Sunday, December 30, 2012

It's Winter, Save my hair!!

With the return of "hardcore" winter, just barely begun, I can feel my hair already shriveling into a mess. The dandruff has begun. I was reading an article on Web MD about Winterizing your hair. According to Nick Chavez, celebrity stylist and QVC mainstay, the problem is two or three fold. You're combating the sun exposure that can dry out your hair (think skiing all day). Then add in the blustery winds that turn your hair into a snarly mess. And then to top it all off, you have the ice, snow, sleet conditions that makes your hair brittle and dry. And just when you think, I can escape that, there's the problem of indoor heating. Indoor heating is warm and dry, and in something I'd never heard of before, similar to being in a hairdryer all day. Which, really, is just that if you think about it. Think about what the dry heat does to your sinuses, your throat, your cold. Did we really think our hair could escape it? Another thing to think about in winter is static electricity. If you're anything like me, every time you take your jacket off, take off your scarf, etc. You hear that static sound. One of the home remedies has always been to rub a dryer sheet on your hair. Has this ever worked for you? It's never worked for me. What tricks have you found to use when winter comes?

Tuesday, December 11, 2012

Tips for Hair Restoration

I found an article today on Hair Restoration Ideas.

As someone who suffers from hair loss, I read anything I can.  My hope that is that maybe something you read on my blog will help you.

From all the articles I have read, there seems to be some common denominators.

1. Stress.  If you suffer from stress, it's causing your hair follicles to go into "resting phase," which ultimately will cause that hair to fall out.

2.  Sickness or surgery.  I've had surgery a few times, and stress of the body from these surgeries causes my hair to fall out.  You should already be familiar that when your sick, you hair loses its luster and shine, and falls out easily.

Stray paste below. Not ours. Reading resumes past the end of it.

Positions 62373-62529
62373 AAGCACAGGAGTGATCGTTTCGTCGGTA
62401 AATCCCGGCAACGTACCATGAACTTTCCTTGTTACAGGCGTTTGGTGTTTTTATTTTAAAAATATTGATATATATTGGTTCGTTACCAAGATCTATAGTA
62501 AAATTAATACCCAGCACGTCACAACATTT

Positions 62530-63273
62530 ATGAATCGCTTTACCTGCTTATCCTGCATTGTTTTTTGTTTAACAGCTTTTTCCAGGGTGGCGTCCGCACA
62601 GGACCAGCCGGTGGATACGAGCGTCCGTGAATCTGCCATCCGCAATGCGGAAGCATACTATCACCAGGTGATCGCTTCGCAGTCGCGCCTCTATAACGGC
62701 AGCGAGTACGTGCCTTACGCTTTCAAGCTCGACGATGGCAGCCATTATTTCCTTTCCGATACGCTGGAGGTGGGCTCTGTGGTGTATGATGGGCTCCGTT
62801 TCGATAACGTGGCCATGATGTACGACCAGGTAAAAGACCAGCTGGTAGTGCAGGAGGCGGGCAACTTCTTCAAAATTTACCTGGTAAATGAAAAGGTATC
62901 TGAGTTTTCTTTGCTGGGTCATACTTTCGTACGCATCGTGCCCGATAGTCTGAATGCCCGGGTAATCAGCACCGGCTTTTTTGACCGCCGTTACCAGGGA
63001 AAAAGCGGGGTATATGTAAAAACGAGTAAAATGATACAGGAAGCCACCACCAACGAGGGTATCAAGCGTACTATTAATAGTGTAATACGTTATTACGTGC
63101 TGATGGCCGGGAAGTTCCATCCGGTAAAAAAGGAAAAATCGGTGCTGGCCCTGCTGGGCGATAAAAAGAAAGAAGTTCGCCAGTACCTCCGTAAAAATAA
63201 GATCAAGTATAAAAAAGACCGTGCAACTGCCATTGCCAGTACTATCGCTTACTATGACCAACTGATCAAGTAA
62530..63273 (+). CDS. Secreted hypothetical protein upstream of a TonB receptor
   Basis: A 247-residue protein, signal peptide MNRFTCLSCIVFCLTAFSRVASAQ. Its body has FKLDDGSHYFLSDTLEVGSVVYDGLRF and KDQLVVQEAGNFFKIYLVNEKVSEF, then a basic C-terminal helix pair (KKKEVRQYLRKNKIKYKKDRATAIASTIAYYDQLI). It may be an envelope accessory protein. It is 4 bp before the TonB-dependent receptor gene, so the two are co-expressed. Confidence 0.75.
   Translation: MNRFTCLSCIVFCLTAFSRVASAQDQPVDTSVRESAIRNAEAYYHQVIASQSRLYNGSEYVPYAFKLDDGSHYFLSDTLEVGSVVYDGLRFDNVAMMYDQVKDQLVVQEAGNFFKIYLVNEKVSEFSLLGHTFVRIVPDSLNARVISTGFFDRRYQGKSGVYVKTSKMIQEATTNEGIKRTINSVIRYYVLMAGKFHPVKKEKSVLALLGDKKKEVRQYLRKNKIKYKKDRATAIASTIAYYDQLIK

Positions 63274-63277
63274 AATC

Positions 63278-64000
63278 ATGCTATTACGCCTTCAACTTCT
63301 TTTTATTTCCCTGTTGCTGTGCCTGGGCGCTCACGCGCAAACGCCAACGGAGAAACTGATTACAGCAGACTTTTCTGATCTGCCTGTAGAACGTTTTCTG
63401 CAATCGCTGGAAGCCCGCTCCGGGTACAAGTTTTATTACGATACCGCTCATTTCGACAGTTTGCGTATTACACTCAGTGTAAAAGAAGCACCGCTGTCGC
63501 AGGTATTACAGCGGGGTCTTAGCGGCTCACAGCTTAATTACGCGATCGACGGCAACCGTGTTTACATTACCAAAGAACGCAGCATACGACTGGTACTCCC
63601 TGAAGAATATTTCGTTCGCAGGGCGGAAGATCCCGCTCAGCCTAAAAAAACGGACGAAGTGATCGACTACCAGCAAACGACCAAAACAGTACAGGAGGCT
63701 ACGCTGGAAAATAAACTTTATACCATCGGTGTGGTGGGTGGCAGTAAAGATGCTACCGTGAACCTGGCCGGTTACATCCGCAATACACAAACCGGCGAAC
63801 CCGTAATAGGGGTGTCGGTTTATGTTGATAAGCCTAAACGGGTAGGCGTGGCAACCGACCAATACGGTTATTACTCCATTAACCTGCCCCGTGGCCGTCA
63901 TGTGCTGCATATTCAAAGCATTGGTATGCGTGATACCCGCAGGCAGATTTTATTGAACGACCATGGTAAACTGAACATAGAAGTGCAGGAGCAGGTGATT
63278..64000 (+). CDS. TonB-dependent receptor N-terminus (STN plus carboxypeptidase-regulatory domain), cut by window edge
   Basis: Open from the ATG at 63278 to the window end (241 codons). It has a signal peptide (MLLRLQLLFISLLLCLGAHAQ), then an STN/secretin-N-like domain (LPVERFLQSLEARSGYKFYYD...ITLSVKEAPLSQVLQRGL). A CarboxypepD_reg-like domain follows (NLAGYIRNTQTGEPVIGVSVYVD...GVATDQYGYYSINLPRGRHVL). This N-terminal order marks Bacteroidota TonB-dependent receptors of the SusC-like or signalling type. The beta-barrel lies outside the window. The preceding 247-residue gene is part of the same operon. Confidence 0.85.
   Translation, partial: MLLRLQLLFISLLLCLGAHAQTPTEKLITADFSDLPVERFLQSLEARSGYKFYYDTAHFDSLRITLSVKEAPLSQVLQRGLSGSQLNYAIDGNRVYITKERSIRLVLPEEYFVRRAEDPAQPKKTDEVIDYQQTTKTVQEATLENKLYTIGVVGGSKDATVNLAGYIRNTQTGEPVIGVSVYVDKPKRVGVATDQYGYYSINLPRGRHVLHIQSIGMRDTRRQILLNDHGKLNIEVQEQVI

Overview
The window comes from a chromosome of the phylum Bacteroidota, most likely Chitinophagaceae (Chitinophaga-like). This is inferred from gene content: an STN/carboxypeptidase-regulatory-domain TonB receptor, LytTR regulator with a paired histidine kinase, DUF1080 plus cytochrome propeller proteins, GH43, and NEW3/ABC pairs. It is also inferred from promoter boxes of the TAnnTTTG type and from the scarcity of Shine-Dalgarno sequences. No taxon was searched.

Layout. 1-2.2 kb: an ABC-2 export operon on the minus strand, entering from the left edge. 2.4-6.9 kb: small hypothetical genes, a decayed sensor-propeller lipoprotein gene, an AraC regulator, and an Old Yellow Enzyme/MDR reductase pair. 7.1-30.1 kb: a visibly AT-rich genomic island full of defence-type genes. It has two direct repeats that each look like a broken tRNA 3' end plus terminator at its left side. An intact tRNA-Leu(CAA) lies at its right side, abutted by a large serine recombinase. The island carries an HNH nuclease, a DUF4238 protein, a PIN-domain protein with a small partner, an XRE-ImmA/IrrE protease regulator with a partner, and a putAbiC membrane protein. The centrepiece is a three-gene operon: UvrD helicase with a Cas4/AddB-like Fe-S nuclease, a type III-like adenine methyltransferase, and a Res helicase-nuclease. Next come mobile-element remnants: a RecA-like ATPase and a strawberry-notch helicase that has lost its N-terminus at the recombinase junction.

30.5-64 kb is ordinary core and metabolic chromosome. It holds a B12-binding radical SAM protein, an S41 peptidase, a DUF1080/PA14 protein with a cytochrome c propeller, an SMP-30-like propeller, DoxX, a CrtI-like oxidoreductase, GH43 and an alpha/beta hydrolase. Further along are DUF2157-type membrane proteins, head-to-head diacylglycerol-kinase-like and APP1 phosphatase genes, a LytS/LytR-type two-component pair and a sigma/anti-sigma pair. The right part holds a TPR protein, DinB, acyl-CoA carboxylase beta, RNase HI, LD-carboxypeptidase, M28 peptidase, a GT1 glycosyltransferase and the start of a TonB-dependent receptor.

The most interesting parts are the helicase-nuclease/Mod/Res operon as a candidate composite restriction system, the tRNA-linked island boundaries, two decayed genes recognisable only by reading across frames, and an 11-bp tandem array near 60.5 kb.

I'm particularly reminded of this is with my 12 year old cat.  A month ago, she lost her 11 year old "sister."  Since that time, she has lost ALOT of her hair on her back.  It's from stress.  Stress also causes her to over-bathe herself, but she started steadily losing her hair when her sister died.

When I was working at a job where I was under a tremendous amount of stress.  I lost weight, and lost hair in clumps.  Alot of the loss is from stress, but it also leads into a third common denominator for hair loss.

4.  Nutrition.  If you aren't eating well, your hair becomes damaged.  If you're not eating the proper foods, you're not getting the proper vitamins, and this causes more hair to go into the resting phase and start falling out.

Notice the common threads throughout the articles?

What do you think?

Monday, December 10, 2012

Hokey suggestions to improve your hair

I was just reading an article in India Times today, where they discussed recommendations for hair care.

The first suggestion, I agree with, that you should do Hot Oil Treatments on your hair.   I used to do this religiously  They state that you should take these hot oils and put on a shower cap and leave it on for an hour, then shampoo your hair.

Once again, I digress to an earlier post of how realistic this is.  I would do it in the shower, but the oil only stayed in my hair for about 5 minutes.

Another suggestion is to rub your scalp with either garlic juice, onion juice or ginger juice; leave it on overnight and wash it thoroughly in the morning.  Again, how realistic is that?

The third suggestion is getting a scalp massage.  The thought is that massage keeps the hair follicle stimulated.

Here's one that I never heard before "Apply warm green tea (two bags brewed in one cup of water) on your scalp and leave this mixture on for an hour and then rinse."  They suggest that tea has antioxidants that will increase hair growth, but again, how realistic is to keep it on for an hour?